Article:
CRNAs: Safe Care
Like all healthcare professionals, a quality outcome for each patient is the main mission of the CRNA. Like all professionals, nurse anesthetists take steps every day to consistently deliver on this mission. In the U.S., deaths attributed to anesthesia during surgery are extremely rare, occurring approximately once in every 250,000-300,000 anesthetics provided.
Several landmark studies confirm that CRNAs achieve the same level of safety and quality as their physician counterparts. In fact, researchers consistently find anesthesia care is equally safe whether provided by a CRNA working alone, an anesthesiologist working alone or a CRNA working with an anesthesiologist.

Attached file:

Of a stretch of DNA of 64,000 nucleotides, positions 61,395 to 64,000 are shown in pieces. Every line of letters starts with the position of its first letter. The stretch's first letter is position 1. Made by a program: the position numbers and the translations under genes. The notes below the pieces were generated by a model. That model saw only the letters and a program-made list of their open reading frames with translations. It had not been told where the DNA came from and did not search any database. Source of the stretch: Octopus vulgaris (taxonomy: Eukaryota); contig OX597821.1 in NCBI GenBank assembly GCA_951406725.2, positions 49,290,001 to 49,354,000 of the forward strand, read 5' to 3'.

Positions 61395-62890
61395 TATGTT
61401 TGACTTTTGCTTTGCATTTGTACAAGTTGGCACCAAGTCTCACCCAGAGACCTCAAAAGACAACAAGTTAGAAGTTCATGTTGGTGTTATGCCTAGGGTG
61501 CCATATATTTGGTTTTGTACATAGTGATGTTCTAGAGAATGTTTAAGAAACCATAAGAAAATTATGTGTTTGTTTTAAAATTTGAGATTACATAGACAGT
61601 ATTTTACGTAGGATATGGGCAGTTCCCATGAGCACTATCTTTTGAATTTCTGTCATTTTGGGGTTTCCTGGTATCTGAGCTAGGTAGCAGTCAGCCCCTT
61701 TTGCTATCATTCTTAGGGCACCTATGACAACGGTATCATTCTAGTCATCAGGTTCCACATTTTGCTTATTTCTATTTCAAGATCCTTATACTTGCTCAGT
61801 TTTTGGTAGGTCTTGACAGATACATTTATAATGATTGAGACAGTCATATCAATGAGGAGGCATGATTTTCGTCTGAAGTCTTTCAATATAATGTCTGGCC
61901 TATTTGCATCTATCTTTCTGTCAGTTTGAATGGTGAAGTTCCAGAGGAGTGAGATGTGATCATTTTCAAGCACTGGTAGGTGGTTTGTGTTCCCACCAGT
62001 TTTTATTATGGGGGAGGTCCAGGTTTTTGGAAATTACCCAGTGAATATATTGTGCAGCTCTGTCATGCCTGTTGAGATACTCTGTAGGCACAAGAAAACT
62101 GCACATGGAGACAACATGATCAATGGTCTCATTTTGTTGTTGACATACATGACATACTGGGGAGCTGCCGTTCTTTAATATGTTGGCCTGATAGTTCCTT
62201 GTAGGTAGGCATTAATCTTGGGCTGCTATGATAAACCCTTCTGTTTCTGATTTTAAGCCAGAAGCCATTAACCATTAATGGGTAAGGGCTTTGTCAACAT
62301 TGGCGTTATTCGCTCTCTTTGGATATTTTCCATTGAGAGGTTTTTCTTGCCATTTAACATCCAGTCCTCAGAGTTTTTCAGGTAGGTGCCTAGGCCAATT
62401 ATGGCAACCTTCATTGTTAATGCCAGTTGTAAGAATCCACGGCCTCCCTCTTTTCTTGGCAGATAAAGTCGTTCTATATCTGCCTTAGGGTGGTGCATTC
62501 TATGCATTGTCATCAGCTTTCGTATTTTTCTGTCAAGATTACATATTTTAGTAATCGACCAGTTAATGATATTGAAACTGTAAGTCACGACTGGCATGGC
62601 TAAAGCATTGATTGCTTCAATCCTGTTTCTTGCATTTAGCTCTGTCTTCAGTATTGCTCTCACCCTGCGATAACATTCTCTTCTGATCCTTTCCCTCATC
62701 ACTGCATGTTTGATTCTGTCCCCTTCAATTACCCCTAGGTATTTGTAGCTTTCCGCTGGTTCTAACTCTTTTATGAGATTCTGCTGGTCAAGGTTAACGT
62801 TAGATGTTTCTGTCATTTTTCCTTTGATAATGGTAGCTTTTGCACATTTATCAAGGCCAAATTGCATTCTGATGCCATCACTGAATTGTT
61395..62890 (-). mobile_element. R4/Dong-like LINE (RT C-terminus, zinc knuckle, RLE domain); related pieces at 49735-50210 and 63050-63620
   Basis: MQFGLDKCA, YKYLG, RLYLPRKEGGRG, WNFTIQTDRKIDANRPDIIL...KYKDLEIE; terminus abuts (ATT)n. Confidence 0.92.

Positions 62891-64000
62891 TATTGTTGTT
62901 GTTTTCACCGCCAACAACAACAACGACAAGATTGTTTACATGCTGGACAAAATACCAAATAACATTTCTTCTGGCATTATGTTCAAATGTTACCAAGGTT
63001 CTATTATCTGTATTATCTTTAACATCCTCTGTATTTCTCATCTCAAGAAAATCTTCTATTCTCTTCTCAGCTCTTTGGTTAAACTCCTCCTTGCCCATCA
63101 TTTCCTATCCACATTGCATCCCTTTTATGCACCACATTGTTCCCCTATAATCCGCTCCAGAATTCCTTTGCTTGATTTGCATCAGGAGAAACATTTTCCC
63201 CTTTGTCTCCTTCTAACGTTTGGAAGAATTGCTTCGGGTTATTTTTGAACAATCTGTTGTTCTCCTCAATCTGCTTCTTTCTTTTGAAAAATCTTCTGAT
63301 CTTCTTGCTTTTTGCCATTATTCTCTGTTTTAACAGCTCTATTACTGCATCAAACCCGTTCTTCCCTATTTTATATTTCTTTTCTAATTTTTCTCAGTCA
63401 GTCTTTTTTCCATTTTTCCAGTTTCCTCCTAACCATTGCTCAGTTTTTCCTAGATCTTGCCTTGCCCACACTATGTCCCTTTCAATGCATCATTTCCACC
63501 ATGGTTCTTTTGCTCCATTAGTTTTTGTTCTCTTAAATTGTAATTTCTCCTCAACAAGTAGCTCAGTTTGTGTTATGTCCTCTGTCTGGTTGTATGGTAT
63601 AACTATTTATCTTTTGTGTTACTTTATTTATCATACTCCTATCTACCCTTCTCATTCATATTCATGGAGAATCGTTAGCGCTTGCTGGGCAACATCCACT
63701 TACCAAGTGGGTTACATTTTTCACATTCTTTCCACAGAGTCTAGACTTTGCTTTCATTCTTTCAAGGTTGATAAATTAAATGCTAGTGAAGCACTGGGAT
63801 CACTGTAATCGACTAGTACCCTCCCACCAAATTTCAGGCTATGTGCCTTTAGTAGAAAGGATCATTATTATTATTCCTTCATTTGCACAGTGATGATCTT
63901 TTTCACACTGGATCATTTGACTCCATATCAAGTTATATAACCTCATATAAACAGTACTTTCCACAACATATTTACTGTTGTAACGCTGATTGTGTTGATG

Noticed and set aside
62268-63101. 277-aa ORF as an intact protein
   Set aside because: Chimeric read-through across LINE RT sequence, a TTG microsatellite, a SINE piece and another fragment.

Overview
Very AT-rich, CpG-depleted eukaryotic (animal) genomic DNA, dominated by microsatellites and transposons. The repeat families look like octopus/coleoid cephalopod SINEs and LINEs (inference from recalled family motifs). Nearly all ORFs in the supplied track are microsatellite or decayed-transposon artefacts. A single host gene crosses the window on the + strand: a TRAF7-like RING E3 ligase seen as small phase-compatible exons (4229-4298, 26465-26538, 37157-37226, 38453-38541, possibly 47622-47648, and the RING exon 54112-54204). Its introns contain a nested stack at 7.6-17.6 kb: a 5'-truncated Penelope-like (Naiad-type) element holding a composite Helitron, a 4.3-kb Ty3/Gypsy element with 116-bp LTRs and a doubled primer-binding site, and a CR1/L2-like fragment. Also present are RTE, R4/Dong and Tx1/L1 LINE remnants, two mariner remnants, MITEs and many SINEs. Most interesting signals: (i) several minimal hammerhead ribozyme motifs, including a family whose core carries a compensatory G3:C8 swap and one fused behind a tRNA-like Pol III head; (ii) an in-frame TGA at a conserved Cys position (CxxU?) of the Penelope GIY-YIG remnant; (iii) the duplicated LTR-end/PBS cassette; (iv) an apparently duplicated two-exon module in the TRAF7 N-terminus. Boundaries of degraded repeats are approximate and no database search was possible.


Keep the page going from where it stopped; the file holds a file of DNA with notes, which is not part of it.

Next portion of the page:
Not surprising, laws, rules or regulations in well over half of all states do not require physician supervision of CRNAs. And 17 states have opted out of the federal Medicare requirement that calls for physician supervision of CRNAs. In the operating room, surgeons quite properly defer to nurse anesthetists as the experts in anesthesia care, regardless of whether their state requires physician supervision.